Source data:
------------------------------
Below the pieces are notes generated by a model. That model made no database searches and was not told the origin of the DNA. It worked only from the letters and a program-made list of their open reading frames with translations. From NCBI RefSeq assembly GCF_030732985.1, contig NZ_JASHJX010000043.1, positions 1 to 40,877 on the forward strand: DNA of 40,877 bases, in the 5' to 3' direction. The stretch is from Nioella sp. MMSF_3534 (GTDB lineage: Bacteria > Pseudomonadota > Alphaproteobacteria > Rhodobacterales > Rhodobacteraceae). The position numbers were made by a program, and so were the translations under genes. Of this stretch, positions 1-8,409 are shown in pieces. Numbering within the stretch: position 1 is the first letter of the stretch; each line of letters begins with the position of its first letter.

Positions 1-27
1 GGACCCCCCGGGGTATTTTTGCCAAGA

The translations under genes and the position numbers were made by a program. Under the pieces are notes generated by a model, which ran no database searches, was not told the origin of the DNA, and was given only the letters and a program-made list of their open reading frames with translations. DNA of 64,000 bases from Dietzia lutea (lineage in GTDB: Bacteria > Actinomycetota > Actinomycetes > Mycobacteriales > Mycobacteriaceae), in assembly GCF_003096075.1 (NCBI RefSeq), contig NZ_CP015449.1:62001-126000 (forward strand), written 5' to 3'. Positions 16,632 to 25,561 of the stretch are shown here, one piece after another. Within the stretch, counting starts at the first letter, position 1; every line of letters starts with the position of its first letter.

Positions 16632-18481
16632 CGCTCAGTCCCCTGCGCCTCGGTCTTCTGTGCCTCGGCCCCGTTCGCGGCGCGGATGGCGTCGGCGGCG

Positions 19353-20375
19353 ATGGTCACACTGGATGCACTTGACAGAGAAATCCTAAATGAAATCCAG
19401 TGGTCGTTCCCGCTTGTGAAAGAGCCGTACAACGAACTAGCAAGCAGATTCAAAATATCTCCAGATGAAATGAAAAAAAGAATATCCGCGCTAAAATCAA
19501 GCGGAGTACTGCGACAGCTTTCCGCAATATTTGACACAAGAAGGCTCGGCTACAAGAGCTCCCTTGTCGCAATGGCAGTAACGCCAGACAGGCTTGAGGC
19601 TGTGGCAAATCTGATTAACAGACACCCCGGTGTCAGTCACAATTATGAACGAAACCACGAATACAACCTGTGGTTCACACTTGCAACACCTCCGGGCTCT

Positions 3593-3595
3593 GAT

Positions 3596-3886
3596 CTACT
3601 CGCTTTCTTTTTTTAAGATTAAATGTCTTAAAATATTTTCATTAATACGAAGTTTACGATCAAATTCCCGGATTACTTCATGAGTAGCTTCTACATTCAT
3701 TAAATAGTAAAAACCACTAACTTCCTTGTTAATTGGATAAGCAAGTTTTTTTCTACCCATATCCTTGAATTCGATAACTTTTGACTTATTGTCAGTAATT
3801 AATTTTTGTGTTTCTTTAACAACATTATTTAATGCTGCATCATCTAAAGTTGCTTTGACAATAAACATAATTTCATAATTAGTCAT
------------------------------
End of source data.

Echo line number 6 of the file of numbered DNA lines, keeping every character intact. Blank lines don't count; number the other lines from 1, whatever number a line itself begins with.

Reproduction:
16632 CGCTCAGTCCCCTGCGCCTCGGTCTTCTGTGCCTCGGCCCCGTTCGCGGCGCGGATGGCGTCGGCGGCG